Good talk on blocks

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Re: Good talk on blocks

Postby Van Canna » Sat Aug 01, 2020 4:48 am

This from the 'bulletmen' 'Fast defense' is right to the point.

The F.A.S.T. course certainly includes pre-emptives, as I'm sure all properly designed adrenal stress courses will.

However there are two things to bear in mind.

Firstly, training on the bag or pads in pre-emptives is an excellent start.

However, in our scenarios the attacker will be mobile. They will walk up and down. They may rush in and grab you after using some distracting dialogue.

The students on a F.A.S.T. course will always try to hit pre-emptively but sometimes it goes wrong (just like real life in fact).

The student has to play out the scenario as it unfolds.

We often liken it to training protection dogs. You have to build their exposure and tolerance bit by bit.

If a trainer just started hitting them with sticks, all you would get is dogs that are afraid of sticks.


Some of the scenarios used on F.A.S.T. courses, especially the more advanced ones, place the student in really bad starting positions.

You could find yourself starting a scenario face down on the floor or standing with your back to the attacker.

This is to simulate ambush attacks or to put the student in positions where they have to fight really hard to get back onto their feet.

Again, this is the reality of life. There are no rules to attacks and encounters. They all play out differently and you must be prepared to improvise and adapt.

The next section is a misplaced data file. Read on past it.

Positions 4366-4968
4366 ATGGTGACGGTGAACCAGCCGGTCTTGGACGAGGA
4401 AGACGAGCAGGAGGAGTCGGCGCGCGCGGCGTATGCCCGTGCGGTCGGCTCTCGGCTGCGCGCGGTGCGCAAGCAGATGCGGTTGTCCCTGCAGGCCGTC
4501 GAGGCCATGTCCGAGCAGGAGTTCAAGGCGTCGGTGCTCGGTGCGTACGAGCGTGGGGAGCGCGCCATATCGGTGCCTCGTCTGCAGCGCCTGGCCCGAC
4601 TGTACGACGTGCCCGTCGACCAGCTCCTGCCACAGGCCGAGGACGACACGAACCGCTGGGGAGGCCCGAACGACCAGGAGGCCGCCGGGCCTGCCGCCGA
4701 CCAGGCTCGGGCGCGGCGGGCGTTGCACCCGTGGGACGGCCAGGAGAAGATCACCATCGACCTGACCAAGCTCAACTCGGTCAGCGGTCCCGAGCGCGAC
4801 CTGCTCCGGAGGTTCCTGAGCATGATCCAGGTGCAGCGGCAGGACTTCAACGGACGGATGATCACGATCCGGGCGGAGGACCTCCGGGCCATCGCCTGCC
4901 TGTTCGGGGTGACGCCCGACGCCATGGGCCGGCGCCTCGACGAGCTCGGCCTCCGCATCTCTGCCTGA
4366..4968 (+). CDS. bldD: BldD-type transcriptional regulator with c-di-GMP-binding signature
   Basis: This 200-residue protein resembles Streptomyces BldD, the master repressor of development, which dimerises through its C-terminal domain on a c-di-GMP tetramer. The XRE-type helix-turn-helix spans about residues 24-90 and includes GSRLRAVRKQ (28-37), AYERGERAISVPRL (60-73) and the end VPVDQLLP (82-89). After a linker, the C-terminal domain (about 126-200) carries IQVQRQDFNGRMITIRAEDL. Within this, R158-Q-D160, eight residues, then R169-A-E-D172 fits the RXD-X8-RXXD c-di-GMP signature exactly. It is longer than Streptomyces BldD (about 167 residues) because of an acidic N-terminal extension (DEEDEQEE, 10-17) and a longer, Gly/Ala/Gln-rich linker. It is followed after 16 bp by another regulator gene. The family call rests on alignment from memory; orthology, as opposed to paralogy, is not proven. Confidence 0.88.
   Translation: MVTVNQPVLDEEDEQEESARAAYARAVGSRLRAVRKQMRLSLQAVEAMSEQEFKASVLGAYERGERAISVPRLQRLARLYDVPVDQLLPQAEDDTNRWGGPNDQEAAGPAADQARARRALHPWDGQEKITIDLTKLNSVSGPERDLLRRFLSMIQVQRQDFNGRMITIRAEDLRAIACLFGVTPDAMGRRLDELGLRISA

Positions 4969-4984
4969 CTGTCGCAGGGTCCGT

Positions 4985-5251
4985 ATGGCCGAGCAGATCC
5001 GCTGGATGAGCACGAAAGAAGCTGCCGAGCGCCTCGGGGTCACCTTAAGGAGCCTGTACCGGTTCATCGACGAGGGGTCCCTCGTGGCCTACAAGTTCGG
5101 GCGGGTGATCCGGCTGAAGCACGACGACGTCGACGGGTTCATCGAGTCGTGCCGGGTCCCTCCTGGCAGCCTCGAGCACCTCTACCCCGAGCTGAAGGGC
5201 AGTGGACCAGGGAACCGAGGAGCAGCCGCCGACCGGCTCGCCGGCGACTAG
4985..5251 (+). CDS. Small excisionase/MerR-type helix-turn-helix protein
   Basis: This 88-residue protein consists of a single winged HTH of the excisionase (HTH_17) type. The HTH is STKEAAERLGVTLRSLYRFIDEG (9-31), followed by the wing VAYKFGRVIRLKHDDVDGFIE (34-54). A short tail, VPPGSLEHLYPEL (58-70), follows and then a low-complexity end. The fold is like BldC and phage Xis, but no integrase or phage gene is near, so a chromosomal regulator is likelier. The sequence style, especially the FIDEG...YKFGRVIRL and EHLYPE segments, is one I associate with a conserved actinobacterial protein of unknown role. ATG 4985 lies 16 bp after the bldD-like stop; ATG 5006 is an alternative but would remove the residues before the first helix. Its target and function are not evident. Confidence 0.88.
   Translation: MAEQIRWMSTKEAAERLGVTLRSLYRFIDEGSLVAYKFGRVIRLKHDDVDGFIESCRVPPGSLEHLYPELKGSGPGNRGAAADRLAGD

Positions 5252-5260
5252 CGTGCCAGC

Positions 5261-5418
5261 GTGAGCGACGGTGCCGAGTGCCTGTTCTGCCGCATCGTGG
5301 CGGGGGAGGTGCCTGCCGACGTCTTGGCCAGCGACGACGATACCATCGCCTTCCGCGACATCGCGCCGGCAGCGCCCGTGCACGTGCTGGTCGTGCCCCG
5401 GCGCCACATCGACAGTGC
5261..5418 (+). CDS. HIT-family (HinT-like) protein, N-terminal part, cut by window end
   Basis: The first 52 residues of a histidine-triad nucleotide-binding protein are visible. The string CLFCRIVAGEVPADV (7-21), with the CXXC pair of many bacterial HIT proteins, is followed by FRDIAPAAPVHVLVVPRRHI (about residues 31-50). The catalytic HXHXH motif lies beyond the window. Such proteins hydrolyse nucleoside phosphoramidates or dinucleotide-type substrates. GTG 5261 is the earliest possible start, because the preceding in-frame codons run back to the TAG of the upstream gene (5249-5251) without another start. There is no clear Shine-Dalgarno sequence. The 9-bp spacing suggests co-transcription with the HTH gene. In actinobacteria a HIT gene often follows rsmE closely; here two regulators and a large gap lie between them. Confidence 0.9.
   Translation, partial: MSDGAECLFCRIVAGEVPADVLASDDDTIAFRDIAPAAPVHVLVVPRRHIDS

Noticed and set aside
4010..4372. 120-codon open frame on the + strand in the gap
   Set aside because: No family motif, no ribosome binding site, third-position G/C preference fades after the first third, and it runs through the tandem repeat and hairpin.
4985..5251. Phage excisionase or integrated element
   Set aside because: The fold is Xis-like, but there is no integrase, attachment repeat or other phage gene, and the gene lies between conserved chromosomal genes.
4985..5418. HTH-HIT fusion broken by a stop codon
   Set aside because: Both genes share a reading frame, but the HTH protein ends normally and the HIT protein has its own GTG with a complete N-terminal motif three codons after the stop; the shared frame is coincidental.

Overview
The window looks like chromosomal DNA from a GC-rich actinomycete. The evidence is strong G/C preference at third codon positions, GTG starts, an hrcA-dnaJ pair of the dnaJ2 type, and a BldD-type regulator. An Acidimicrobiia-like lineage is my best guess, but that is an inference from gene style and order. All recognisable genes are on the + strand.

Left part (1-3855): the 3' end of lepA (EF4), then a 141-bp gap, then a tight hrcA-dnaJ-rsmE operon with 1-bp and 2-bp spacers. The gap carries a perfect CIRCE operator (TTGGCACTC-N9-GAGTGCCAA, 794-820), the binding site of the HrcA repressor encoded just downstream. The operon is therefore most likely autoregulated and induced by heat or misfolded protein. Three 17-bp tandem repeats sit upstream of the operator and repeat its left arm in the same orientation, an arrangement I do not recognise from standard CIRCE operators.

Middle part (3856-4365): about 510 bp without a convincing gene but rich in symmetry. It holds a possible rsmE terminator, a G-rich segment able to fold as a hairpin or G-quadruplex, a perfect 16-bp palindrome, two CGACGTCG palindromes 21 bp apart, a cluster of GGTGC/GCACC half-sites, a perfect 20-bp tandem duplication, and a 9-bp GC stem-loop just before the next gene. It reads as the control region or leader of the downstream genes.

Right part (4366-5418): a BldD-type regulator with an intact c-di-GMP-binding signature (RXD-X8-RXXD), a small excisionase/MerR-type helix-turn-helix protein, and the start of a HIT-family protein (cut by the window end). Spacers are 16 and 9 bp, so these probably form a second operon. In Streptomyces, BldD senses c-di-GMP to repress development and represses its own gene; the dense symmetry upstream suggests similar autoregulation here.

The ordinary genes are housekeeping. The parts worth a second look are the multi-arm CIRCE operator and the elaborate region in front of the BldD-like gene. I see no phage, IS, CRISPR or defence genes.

Read this a few times and think of tactical ways out of it.

Keep in mind the case I had where the champion black belt was killed by the gangbanger in the stairway.

In any fight, under the adrenal rush, you will be experiencing serious 'tunnel vision' that no 'sanchin vision expansion' will abate. All lethal force trainers teach to force yourself to look around in training and in fighting to help break the 'tunneling' which is hard wired.

You will be almost completely out of breath and feeling like about to collapse...remember the adrenal rush will be all knew to you.
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Re: Good talk on blocks

Postby Van Canna » Thu Aug 06, 2020 9:29 pm

On F.A.S.T. courses we initially try to ensure that people stick to the simple techniques that we teach such as eye strikes, palm strikes and knee strikes.

This is because these techniques can be taught as gross motor movements and they can be taught with big motion to avoid ineffectual flailing with no power.

Many people faced with a real situation rush to get the striking tool to the target and forget that they need to get body-weight and power in too.


Even trained people will have a tendency to flail from the adrenaline kick, much of the natural increased strenght that adrenaline brings gets dissipated quickly thru the flail...and so many of us 'trained' people will deny that possibility, yet we have no street fighting experience.

I have investigated a great number of 'self defense fights' by trained people, and most of them report some serious problems in delivering effective strikes under the stress of the adrenaline.

And again it all depends on who your opponent is at the moment you 'raise your hands' in a fight. The bigger/stronger...will cause the freeze factor in many ways
you will not even be aware of. Read Rory Millers books.
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Re: Good talk on blocks

Postby Van Canna » Thu Aug 06, 2020 9:30 pm

Rory Miller
Three Stages: Being on the receiving end of an unexpected attack you will go through three stages.

The OC stage. This is where you get hit. If you have trained by operant conditioning (OC) a response to a sudden attack, you may be okay.